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Toddlers, let's face it, don't have the best of reputations. As your sweet baby moves out of infancy and into toddlerhood, you know they'll take their first steps and say their first words, but you will also be expecting them to learn the power of the word "no", discover temper tantrums, and make awful messes. Two-year old kids are thought to be the most challenging — as evidenced by the term "terrible twos" — but we don't expect much better from our one and three year olds, either.
My son? He was the best at that age, the most affectionate little boy possible. He was known for his tendency to wipe up spills, wave to everyone like he was a little prince, and hug his friends all the time. How adorable! My son wasn't unique, though. Many toddlers are little love factories, ever-so-willing to make friends with everyone and show it in a very physical way. At that age, kids can be the very opposite of what their reputation deems them to be — most of the time, that is.
Isn't that great?
Actually, neither might you. While it's awesome that your toddler is so eager to make friends, you also know that it is time for them to learn the meaning of personal boundaries. That's easier said than done, but not impossible.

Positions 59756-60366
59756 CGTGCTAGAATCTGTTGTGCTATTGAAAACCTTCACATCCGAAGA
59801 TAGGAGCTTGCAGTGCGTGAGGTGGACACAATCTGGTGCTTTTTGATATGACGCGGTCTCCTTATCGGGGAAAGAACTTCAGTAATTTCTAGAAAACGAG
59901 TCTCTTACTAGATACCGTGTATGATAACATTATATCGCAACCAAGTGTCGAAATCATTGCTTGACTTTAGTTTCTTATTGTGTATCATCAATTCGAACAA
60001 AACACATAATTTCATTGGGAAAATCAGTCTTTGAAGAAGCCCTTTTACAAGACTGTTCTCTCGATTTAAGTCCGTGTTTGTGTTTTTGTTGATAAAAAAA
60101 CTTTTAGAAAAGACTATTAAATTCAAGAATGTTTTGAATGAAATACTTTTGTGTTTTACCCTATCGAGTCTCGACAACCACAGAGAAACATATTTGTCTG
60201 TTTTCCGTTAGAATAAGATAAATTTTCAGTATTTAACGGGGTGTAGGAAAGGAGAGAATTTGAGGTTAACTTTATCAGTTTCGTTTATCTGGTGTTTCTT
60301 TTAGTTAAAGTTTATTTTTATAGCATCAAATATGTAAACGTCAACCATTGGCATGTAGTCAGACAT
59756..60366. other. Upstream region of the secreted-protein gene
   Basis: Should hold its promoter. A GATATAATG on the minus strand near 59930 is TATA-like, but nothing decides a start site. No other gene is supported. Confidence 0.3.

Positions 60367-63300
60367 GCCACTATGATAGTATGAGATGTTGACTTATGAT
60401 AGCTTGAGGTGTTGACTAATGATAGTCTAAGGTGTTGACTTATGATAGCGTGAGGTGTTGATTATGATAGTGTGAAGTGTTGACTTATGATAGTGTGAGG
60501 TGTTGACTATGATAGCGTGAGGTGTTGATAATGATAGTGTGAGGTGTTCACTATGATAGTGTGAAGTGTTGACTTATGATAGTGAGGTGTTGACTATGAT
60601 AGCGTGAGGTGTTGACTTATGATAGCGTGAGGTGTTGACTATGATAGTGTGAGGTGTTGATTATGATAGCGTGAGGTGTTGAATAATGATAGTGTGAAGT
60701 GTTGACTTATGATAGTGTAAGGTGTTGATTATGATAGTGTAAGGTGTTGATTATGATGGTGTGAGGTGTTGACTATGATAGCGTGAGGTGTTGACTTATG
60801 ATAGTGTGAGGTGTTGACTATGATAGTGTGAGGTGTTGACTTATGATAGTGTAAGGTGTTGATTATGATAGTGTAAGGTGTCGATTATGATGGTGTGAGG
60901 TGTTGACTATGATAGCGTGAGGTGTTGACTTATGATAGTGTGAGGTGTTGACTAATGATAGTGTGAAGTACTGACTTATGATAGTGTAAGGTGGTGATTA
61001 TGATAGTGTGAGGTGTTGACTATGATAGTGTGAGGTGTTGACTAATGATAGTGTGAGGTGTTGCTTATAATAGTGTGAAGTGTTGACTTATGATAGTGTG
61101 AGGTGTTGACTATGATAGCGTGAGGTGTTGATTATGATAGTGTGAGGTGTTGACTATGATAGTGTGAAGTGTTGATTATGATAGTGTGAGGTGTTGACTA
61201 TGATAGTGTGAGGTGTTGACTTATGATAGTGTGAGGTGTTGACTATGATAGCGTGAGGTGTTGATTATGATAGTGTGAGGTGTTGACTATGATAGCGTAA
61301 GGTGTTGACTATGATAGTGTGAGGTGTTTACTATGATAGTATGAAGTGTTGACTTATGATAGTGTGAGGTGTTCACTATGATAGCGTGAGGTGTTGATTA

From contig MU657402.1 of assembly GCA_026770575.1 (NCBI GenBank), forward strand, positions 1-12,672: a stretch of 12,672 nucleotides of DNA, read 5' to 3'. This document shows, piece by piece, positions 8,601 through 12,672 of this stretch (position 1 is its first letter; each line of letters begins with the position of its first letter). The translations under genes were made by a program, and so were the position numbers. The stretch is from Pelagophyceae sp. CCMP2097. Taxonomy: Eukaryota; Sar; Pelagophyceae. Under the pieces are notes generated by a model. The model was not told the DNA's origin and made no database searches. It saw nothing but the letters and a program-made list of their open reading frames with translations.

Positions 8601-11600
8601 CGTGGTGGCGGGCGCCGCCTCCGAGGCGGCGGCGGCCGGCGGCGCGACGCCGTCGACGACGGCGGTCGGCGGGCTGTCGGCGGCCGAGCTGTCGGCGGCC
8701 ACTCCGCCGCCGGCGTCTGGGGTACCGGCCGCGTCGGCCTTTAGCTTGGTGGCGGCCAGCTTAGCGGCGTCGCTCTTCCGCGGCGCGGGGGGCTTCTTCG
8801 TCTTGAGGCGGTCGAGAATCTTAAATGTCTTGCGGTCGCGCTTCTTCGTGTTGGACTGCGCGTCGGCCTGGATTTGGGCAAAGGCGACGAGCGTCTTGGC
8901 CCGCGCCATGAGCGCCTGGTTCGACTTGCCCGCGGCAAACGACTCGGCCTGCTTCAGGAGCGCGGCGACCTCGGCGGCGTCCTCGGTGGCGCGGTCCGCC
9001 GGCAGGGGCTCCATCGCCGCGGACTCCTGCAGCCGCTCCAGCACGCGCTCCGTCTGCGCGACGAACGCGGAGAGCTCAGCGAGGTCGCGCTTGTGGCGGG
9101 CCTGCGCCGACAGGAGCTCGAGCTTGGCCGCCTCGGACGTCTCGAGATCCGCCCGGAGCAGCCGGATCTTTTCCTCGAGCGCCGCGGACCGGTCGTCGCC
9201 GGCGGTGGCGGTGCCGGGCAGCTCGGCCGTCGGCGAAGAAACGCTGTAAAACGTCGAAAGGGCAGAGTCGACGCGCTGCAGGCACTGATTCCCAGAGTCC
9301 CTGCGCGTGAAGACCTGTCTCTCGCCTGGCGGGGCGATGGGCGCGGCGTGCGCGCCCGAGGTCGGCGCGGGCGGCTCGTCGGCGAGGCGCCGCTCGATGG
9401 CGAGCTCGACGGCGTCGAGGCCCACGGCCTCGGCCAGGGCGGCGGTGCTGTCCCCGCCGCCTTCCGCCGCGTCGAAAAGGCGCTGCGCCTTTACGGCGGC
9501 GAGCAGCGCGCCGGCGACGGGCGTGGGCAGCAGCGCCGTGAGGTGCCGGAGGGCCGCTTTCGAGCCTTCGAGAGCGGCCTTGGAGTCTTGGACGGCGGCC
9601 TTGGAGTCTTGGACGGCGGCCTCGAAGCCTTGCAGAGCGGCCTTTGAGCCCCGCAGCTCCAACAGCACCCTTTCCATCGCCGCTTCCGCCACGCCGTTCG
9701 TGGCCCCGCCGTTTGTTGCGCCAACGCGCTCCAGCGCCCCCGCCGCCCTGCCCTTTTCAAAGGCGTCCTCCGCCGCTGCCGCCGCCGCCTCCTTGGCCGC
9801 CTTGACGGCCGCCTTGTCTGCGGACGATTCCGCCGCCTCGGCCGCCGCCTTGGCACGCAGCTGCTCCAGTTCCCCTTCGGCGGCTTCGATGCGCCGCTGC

Why Do Toddlers Hug Everyone?
Why do toddlers show their affection in such a physical way? For the same reason they hit, pull, and lick. Newborns start out without any sense of being a separate being from their mothers and a child's sense of self develops gradually, starting with a social smile, with realizing you still exist when you leave the room for a while, and with hands that reach out when they want to be picked up. At around 18 months, toddlers become self-conscious. They begin developing a sense of right and wrong, start voicing their own opinions very vocally, and realize they are a special person all their own.
They feel all the feels, but unfortunately their vocabulary won't catch up with their need to get their point across for quite a while, so they sometimes resort to physical expression and screaming instead. Though the feels and the wish to communicate are there, toddlers also haven't yet had a chance to learn the many nuances of socially acceptable behavior.
Of course, when your toddler hits someone, pushes someone, or licks someone, it's easy to explain that those aren't nice things to do, even though it may take them a while to put that into practice. Are you really going to place your toddler in time out for hugging someone though? That seems sad. Thankfully you have other options.